From triple helix - autumn 2017 - lessons from king Asa
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A non-medical friend approaches you, pointing to a part of their body. 'I've got a pain here - what is it?' You smile and inwardly sigh. Some people seem to think that doctors just know everything. Many don't realise the methodology of history, examination, investigations. Or even that after this, many symptoms will remain medically unexplained.
We health professionals know how fallible we are. We know that even if the symptoms fit into a pattern we recognise, that even then we cannot always fix it. Despite this, medicine is our first instinct; it's what we rely on.
My son appeared to be in a lot of discomfort with reflux as a young baby. I knew this was common and that he would likely grow out of it. He appeared to be gaining weight ok, but I mused about going to the doctors to discuss medication as his symptoms worsened. That same week I happened to read about King Asa in 2 Chronicles: 'In the thirty-ninth year of his reign Asa was afflicted with a disease in his feet. Though his disease was severe, even in his illness he did not seek help from the Lord, but only from the physicians. Then in the 41st year of his reign Asa died and rested with his ancestors.' 1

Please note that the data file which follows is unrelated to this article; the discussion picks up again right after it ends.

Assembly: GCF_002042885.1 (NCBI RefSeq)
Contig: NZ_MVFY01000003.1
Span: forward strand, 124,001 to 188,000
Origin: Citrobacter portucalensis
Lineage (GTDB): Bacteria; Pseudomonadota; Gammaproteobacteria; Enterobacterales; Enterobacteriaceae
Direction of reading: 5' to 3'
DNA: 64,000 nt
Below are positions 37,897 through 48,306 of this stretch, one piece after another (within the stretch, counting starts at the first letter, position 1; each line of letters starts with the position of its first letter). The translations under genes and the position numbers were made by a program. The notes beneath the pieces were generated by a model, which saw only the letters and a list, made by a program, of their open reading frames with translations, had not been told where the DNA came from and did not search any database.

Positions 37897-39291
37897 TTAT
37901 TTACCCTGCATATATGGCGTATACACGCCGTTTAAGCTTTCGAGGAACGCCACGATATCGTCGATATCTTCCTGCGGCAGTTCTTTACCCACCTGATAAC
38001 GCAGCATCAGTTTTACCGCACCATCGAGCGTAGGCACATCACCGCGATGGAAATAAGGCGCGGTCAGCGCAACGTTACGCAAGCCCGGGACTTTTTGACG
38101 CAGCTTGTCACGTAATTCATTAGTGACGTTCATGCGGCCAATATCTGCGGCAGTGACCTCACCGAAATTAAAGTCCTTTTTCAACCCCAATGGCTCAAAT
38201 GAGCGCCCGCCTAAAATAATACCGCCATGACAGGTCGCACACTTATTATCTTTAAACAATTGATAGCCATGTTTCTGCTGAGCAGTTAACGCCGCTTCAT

These verses challenged me. I had unintentionally not prayed about my baby's symptoms, but instead had automatically considered the NICE guidelines on childhood reflux. Yes, being a doctor is my job, and hours of study and practice have prepared me to think in a certain way, but I want to be a Christian first - a person of faith.
The shocking fact about King Asa is that he was not a bad king. The Chronicler records, 'Asa's heart was fully committed to the Lord all his life.' 2 This led me to realise you can be fully committed to the Lord and yet still make bad decisions and neglect to bring everything before him in prayer.
I explained this to a Christian friend who visited and she offered to pray for my baby as he started crying in discomfort after a feed. As she prayed, he calmed and that day was the best I had had with him. I felt that God was giving me a much-needed reminder, 'seek me first'.
We can learn from King Asa's mistake. We need to seek God first and not rely exclusively on our profession. Christ, after all, is the greatest physician.
Liz Thomas is a trainee GP based in South Wales currently on maternity leave.
1. 2 Chronicles 16:12-13
2. 2 Chronicles 15:17